The resolution was passed under Chapter VII of the U.N. Charter, which gives extraordinary powers to the Security Council to protect international peace and security and compels states to follow its decisions. Economic sanctions and military interventions authorized by the Council, such as the liberation of Kuwait, are usually taken under Chapter VII.
The STL, a hybrid court that follows a mix of international and Lebanese law, opened its doors on March 1, 2009. Trial in the Hariri attack will begin on Jan. 16, 2014, nearly nine years after the bombing.
It can try suspects in absentia, the first international court to be allowed to do so since the Nuremberg Trials that prosecuted Nazi war criminals, and is the first international trial for a crime of terrorism.
Reports that the court would indict Hezbollah members surfaced in the press in summer 2009, when the German magazine Der Spiegel reported that a breakthrough had pointed investigators toward Hezbollah and away from the Syrian regime.
The party’s Secretary-General Sayyed Hassan Nasrallah revealed in a summer news conference in 2010 that the tribunal would indict Hezbollah members. Nasrallah alleged that Israel was behind the Hariri assassination, revealing aerial spy footage taken by Israeli planes of the location of the bombing.
The furor over the STL reached its peak a few months later, as ministers belonging to Hezbollah and its allies resigned and toppled the national unity Cabinet led by Prime Minister Saad Hariri in January 2011.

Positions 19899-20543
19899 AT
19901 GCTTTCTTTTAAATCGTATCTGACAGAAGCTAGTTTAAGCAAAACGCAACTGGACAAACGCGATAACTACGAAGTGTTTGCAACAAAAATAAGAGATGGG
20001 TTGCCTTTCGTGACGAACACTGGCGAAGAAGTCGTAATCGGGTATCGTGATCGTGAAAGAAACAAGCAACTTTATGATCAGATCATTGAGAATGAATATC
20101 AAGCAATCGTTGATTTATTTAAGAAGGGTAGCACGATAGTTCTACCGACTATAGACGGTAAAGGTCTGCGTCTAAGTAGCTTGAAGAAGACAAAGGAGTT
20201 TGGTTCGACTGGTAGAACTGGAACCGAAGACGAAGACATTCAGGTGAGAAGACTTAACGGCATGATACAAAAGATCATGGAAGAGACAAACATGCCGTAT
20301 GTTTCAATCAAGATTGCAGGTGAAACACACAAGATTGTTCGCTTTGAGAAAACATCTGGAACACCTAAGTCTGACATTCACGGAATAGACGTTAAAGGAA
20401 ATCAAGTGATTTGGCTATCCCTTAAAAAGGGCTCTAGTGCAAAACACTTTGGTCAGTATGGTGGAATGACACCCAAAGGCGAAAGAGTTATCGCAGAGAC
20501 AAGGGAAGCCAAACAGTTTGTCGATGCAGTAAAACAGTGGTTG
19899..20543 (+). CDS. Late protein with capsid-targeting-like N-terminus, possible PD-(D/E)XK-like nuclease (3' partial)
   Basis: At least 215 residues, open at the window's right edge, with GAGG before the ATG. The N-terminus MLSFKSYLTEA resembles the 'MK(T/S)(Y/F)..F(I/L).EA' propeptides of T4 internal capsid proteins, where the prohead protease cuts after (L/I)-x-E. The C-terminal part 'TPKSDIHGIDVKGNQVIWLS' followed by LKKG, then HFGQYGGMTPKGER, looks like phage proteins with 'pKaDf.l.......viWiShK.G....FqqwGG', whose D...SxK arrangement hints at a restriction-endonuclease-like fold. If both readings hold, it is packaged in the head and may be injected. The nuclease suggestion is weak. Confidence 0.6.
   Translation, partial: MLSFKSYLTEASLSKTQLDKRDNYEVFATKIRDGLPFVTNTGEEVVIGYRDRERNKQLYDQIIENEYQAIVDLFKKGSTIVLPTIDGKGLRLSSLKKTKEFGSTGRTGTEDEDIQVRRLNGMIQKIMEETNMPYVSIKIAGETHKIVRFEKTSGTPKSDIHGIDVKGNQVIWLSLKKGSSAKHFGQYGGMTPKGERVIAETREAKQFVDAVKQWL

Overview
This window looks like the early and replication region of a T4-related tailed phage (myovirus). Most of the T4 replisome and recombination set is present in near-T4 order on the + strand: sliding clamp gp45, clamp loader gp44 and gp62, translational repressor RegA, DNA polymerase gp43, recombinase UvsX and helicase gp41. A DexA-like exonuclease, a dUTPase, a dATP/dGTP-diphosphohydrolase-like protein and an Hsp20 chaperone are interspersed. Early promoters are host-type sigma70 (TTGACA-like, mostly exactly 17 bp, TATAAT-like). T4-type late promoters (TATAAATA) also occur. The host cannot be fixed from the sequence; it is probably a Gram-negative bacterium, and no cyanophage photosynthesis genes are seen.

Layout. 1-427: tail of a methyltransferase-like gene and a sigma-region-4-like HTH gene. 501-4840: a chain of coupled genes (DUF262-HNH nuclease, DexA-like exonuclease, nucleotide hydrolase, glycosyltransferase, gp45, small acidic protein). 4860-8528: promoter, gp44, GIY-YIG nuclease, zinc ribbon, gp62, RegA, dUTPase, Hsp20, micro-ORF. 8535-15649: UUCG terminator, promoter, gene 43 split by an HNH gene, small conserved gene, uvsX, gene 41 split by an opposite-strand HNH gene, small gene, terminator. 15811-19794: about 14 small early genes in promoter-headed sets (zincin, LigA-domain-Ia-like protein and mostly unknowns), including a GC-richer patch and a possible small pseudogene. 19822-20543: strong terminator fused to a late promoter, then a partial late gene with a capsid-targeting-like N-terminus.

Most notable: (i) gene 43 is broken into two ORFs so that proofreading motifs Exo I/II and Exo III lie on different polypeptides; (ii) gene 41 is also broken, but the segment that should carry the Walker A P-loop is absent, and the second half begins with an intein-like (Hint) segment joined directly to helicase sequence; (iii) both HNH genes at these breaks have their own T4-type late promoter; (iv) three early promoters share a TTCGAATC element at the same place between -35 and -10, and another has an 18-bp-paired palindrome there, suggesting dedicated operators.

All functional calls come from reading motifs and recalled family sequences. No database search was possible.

Days later, the court’s prosecutor, Daniel Bellemare, submitted the first indictment in the Hariri case. It was confirmed in June – the first official details of the case and the names of those behind the assassination were made public.
The court issued arrest warrants for four men, all Hezbollah “supporters,” a moniker the court uses since it cannot prove an individual’s membership in the party: Mustafa Badreddine, Salim Ayyash, Hussein Oneissi and Assad Sabra.
The prosecutor alleged that Badreddine served as the overall controller of the attack, Ayyash coordinated the assassination team that was responsible for carrying it out, while Oneissi and Sabra prepared and delivered a false claim of responsibility.
Much of the prosecution’s evidence relied on telecommunications data. The analysis of call data records allegedly revealed several networks that tracked Hariri and were responsible for the assassination.
Hezbollah’s leader rejected the accusations, declaring the court a U.S.-Zionist conspiracy aimed at undermining the resistance. The party would never hand over any of the suspects, he said, and does not recognize the court’s legitimacy.
The STL’s work proceeded. In August, the court claimed jurisdiction over the assassination attempts against MP Marwan Hamade, former minister Elias Murr, and the killing of Communist Party leader George Hawi, declaring them “connected” to the Hariri case.
The following February, the court’s trial chamber determined that all efforts to arrest the four men or inform them of the charges against them had been exhausted, and ordered that they be tried in absentia. Court-appointed defense lawyers began studying the case in earnest, preparing for the start of trial, which was initially set for March 2013, then postponed to Jan. 16, 2014, due to delays in disclosing the evidence to defense lawyers.
The court indicted a fifth suspect, Hassan Merhi, last summer, accusing him of helping perpetrate the false claim of responsibility and being one of the leaders of the assassination team.
The trial chamber also decided to try him in absentia, following efforts by Hezbollah to prevent his arrest. The court will decide soon if his case should be joined to the other four.